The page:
MOSCOW, July 3 (Xinhua) -- Russian Prime Minister Dmitry Medvedev arrived at Kunashir islet in the Far East Tuesday on his second visit to the disputed Southern Kuril archipelago, sparking protests from Tokyo.
After arriving at Mendeleyevo airport on Kunashir by plane with other government officials, Medvedev visited a deep water dock and a fish-packing plant in Yuzhno-Kurilsk port, the administrative center of the Southern Kuril City District, local media reported.
The prime minister had earlier said he would visit national projects under construction on the islands and meet local people.
He said the visit was "extremely important" and the new government would continue the practice of visiting the Southern Kurils.
Medvedev's visit brought immediate action from Japan, which also claims sovereignty of the archipelago. Russian Ambassador to Japan Yevgeny Afanasyev was summoned to the Japanese Foreign Ministry to explain the visit, local media reported.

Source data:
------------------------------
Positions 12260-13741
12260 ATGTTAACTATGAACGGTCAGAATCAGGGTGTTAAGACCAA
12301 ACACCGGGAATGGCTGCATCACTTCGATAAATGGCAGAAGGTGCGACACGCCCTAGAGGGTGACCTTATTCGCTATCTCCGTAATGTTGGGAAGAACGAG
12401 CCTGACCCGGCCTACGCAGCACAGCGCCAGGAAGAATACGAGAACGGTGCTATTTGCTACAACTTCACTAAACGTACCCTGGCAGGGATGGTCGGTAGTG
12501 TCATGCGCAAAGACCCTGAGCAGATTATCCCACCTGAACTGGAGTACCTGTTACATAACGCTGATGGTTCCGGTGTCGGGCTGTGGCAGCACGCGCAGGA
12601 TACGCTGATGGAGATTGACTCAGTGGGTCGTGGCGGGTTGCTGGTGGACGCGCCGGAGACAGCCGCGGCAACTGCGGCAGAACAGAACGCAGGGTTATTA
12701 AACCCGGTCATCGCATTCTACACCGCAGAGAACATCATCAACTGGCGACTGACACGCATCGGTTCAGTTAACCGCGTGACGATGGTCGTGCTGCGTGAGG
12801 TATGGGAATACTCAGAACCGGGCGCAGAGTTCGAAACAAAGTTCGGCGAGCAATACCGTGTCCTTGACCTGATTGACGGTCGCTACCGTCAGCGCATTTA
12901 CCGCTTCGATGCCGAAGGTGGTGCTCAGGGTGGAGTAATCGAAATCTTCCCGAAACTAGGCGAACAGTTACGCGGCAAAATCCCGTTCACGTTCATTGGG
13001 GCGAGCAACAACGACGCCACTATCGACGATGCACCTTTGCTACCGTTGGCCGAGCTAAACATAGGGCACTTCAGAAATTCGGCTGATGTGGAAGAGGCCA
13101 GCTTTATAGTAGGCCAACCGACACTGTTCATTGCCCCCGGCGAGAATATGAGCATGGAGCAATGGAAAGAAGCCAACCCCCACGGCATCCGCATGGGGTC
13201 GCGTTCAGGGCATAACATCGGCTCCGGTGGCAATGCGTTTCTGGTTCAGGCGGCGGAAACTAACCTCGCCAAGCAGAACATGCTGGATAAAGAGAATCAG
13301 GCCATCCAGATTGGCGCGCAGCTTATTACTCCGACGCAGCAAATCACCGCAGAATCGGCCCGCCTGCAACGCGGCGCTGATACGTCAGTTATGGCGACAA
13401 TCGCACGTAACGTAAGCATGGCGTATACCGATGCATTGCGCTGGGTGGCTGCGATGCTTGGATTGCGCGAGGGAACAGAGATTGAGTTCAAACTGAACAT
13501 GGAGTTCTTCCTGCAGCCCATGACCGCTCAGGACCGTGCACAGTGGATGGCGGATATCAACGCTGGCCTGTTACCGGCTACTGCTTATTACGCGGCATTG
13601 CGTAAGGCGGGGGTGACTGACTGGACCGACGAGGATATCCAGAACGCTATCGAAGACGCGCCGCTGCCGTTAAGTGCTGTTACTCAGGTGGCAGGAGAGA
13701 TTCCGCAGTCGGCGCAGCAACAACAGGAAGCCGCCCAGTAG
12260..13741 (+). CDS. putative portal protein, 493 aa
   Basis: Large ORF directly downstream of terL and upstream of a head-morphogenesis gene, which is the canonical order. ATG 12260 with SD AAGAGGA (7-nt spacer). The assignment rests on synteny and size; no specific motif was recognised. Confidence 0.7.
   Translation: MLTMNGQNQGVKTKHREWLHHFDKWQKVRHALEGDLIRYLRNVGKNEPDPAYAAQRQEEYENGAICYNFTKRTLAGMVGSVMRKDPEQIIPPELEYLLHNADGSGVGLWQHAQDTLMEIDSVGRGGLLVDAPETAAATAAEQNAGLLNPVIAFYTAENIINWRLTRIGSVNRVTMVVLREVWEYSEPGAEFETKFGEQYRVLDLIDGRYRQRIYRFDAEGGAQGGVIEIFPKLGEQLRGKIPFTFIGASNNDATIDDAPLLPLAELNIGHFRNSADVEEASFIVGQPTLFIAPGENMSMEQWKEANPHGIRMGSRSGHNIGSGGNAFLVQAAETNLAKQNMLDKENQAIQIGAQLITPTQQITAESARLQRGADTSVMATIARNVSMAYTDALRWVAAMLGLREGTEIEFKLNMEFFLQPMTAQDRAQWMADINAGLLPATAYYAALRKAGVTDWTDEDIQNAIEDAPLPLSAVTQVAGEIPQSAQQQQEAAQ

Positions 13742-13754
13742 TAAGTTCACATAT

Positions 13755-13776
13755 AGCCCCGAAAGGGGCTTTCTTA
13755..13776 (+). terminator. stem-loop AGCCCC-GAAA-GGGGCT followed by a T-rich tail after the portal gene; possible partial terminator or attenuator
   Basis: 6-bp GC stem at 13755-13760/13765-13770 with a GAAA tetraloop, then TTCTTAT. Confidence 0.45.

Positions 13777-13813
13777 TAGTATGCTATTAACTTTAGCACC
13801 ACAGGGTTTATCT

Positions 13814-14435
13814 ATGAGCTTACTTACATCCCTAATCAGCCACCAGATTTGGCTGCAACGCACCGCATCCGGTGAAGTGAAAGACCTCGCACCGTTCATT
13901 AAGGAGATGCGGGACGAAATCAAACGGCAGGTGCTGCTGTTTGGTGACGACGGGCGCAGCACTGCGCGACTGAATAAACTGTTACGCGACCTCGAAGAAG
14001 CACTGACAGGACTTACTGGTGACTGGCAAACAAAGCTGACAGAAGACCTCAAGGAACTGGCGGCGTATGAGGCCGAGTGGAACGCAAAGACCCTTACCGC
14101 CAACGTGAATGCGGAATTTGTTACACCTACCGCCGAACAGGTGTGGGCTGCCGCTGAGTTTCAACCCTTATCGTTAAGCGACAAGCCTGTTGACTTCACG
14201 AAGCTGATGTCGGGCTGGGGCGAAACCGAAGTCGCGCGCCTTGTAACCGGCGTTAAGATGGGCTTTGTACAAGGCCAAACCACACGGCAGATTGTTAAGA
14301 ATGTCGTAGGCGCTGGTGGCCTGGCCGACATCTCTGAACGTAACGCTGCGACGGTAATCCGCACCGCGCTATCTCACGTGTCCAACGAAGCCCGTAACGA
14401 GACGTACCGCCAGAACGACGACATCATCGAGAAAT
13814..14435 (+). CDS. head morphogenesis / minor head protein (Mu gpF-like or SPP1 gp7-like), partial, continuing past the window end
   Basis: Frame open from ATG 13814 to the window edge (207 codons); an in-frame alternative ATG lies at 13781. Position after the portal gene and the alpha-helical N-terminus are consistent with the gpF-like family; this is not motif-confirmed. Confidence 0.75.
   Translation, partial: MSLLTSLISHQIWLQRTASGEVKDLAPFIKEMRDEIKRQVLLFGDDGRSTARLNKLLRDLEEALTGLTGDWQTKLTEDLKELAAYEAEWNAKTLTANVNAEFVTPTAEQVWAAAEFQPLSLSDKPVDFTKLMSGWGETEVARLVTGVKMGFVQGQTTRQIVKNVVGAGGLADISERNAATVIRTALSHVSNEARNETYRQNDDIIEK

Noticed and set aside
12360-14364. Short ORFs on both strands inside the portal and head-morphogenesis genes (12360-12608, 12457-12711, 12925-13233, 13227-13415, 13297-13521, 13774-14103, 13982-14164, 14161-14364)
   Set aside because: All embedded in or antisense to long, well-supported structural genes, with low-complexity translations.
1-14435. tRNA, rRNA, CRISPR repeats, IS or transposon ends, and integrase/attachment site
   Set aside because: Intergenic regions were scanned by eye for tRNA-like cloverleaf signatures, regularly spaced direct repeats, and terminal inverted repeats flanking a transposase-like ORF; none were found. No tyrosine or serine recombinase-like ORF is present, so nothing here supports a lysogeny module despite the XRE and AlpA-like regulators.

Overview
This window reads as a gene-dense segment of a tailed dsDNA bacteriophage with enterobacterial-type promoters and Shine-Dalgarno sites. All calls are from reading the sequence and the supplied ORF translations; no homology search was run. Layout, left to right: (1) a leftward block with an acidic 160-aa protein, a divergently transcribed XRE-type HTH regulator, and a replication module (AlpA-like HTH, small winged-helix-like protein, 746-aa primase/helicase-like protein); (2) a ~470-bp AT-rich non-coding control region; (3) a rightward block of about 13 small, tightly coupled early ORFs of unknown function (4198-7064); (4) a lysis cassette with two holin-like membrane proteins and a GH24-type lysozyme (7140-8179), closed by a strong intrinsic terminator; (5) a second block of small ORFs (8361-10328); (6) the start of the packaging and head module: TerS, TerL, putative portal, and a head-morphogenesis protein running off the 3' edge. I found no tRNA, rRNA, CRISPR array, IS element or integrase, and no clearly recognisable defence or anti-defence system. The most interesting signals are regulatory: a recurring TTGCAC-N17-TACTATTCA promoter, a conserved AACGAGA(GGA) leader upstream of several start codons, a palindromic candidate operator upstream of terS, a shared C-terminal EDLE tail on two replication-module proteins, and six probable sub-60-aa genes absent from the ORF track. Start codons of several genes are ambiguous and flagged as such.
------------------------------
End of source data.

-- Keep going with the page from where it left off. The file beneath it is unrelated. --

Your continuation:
After Medvedev's plan was first announced, Japanese Chief Cabinet Secretary Osamu Fujimura said on June 25 the visit was contrary to Japan's stance and "unpleasant."
The Russian Foreign Ministry responded that the Southern Kuril islands were an inseparable part of Russia.
Moscow and Tokyo have been at odds over the four isles, which Japan calls the Northern Territories, since the end of World War II.
The disputed isles, known as Etorofu, Kunashiri, Shikotan and the Habomai islet group in Japan, were seized by the Soviet Union following Japan's surrender in World War II.
Relations between Russia and Japan soured after then Russian President Medvedev visited Kunashir in November 2010, the first by a federal Russian leader.